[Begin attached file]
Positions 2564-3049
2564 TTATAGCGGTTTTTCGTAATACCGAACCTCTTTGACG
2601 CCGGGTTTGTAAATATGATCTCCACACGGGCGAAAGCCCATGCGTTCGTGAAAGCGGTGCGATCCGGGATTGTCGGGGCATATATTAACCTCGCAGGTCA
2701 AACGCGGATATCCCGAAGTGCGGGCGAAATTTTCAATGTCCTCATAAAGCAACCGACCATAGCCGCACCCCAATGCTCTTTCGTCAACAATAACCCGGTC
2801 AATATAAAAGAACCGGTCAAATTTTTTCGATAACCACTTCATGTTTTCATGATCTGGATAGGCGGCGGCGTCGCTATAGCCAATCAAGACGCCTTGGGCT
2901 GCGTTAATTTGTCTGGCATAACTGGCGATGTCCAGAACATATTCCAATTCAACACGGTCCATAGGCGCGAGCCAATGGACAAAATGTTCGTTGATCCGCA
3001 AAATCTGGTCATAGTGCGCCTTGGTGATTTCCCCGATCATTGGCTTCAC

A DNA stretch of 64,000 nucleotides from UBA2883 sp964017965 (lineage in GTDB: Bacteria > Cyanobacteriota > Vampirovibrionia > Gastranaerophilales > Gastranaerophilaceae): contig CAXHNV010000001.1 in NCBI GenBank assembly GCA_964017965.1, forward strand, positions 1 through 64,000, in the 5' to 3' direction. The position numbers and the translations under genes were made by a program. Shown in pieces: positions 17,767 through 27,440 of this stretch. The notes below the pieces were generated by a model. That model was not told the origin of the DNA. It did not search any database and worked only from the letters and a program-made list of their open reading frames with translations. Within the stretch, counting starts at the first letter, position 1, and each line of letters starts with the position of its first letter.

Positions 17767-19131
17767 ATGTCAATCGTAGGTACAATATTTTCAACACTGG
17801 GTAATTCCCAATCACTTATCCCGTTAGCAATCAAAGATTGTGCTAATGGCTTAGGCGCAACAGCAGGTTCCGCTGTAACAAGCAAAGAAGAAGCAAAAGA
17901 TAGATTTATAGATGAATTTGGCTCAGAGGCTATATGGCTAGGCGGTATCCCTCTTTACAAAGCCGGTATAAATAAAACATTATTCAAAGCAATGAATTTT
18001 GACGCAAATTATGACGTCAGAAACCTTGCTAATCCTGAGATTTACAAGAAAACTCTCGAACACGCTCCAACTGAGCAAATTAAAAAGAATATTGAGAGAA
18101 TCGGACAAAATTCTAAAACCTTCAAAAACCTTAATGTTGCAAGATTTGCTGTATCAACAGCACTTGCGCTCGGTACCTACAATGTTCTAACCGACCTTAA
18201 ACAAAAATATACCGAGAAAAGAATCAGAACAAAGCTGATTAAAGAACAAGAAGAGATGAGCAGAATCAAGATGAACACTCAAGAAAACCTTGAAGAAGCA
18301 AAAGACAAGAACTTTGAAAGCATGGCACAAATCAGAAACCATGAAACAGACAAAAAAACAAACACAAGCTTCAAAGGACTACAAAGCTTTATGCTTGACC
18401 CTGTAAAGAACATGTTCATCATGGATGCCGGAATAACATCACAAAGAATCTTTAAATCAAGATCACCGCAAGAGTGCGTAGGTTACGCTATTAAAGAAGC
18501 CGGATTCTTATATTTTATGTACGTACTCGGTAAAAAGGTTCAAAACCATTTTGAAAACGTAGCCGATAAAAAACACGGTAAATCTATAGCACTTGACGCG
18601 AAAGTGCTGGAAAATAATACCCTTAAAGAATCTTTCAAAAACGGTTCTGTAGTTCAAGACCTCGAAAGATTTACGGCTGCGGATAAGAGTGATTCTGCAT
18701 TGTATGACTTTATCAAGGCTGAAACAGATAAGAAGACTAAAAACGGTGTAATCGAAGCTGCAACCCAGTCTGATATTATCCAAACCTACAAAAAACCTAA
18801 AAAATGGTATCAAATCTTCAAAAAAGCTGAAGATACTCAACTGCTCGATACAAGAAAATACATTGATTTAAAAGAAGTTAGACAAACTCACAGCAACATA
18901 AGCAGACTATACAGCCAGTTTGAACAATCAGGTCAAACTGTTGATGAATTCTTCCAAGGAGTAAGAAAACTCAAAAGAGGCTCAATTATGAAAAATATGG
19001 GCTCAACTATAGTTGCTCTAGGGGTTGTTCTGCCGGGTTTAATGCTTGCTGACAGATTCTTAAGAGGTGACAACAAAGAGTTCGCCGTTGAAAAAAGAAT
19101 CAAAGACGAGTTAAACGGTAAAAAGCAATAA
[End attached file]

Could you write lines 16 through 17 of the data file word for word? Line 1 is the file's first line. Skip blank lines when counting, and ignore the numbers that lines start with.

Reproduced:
18301 AAAGACAAGAACTTTGAAAGCATGGCACAAATCAGAAACCATGAAACAGACAAAAAAACAAACACAAGCTTCAAAGGACTACAAAGCTTTATGCTTGACC
18401 CTGTAAAGAACATGTTCATCATGGATGCCGGAATAACATCACAAAGAATCTTTAAATCAAGATCACCGCAAGAGTGCGTAGGTTACGCTATTAAAGAAGC